Airlines from oil-rich Middle Eastern countries saved the world's largest air show from an otherwise lackluster start Monday, booking orders for about 150 planes worth more than $25 billion.
Many European and U.S. airlines are expected to refrain from big deals at the Farnborough International Airshow as they cope with rocketing fuel prices and flagging passenger demand because of the global credit crunch.
In contrast, several Middle Eastern carriers with the benefit of oil-backed sovereign wealth funds are banking on huge investments and greater tourism in the Gulf region to justify spending for aircraft amid talk in the industry of potential cancelations and delays on existing orders.
Escalating energy costs have eaten into airlines' profits, and 25 carriers have ceased operations in the past six months. The International Air Transport Association forecasts industrywide losses of $2.3 billion this year.
Kerosene, the fuel distilled from crude oil used to power planes, now accounts for around 40 percent of airline costs, up from 13 percent five years ago, the IATA said.
The biggest deal Monday came from Etihad Airways, which split an order for 100 aircraft between Airbus and Boeing worth $20 billion at list prices.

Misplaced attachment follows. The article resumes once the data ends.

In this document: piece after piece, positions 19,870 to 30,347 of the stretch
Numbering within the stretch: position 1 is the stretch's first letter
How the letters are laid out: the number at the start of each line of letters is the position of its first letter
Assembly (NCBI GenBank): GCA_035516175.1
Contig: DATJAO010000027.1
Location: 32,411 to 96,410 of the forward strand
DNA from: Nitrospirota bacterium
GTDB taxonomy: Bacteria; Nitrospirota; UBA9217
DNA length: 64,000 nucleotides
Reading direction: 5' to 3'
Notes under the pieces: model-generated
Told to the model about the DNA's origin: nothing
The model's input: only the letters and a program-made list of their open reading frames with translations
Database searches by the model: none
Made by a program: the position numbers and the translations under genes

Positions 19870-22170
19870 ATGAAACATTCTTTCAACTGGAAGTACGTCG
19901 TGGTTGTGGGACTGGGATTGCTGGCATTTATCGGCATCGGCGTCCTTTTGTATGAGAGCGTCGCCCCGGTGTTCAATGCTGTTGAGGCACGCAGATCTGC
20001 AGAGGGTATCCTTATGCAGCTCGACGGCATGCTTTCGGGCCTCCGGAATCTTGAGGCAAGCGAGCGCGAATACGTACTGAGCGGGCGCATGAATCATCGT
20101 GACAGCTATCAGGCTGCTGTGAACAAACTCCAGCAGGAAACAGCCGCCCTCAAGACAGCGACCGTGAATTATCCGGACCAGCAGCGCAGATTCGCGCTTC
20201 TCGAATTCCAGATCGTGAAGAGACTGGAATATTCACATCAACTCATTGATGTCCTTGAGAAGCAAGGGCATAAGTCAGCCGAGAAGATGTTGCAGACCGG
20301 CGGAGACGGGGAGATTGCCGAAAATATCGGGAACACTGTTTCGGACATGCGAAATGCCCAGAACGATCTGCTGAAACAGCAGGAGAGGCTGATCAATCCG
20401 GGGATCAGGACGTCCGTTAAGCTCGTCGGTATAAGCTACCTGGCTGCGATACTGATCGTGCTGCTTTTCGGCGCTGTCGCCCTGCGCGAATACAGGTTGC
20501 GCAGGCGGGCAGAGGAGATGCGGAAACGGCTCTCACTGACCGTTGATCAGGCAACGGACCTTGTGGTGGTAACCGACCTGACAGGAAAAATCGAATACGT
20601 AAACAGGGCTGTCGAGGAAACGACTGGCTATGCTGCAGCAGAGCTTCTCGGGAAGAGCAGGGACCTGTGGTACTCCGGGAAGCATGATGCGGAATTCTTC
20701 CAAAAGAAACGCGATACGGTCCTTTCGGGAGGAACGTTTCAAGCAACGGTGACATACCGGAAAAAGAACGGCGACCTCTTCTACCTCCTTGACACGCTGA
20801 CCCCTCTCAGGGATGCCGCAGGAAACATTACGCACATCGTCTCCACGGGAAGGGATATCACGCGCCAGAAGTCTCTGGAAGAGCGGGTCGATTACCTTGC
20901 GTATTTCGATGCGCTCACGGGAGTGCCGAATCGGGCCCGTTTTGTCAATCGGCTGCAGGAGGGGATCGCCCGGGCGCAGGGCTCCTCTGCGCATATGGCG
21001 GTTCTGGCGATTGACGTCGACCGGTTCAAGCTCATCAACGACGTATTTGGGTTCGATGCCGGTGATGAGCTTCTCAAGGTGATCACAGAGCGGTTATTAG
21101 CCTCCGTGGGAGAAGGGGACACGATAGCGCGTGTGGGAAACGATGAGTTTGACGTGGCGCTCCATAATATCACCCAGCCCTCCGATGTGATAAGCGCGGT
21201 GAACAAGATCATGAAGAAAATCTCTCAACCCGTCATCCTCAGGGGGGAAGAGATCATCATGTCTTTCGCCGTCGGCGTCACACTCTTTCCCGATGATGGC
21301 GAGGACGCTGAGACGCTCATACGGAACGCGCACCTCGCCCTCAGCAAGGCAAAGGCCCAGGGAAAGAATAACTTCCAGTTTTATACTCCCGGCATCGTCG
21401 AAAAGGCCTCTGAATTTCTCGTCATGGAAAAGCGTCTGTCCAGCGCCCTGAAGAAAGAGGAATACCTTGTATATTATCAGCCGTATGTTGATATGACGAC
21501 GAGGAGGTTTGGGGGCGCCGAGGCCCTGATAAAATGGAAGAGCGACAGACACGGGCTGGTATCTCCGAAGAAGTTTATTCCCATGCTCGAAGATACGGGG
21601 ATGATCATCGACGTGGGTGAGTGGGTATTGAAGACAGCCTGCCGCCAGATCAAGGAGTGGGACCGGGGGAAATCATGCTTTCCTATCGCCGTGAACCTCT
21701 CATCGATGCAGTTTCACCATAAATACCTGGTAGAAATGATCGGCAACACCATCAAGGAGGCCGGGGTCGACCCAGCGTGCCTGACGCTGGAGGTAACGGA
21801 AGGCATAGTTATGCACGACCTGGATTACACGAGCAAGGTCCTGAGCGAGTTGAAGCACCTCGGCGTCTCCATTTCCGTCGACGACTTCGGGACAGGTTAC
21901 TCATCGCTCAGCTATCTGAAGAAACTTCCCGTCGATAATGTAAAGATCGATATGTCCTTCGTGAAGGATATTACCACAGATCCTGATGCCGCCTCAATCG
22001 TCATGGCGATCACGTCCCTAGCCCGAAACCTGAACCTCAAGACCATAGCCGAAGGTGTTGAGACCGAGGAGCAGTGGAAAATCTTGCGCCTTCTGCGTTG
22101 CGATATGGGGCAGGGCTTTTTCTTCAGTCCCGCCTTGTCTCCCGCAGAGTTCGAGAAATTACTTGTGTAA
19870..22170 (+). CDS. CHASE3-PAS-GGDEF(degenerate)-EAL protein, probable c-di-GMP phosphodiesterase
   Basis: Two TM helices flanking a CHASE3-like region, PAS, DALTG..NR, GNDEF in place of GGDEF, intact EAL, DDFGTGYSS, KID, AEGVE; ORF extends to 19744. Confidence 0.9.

“The size of our order … mirrors the rising prominence of the Middle East and its increasing emergence as a new focal point of global aviation,” CEO James Hogan told reporters.
Hogan declined to comment on whether the lack of orders from other parts of the world meant he could get a bigger discount on the catalog price than usual, saying only that the size of the deal involved “extensive negotiations.”
More deals are expected throughout the five days of the trade show, starting Tuesday with Middle Eastern carrier Qatar Airways which has a news conference scheduled.
Airbus Chief Salesman John Leahy said he would be disappointed if the European planemaker does not book firm orders for 200 planes this week.
But he said he does not expect any announcements from Los Angeles-based International Lease Finance Corp., the world's largest aircraft lessor, which has suggested it might order jetliners to meet demand from airlines that can no longer afford to buy their own planes and those postponing deliveries to cut costs.
Despite the gloom surrounding the sector, aerospace executives have been quick to strike a reassuring stance at Farnborough, suggesting the difficult economic outlook could in fact prompt more efficiency in the industry with the introduction of cleaner planes.
At the Paris show last year, Airbus and Boeing received 506 orders between them. Credit Suisse said it expects around 200 to 300 orders to be announced at Farnborough.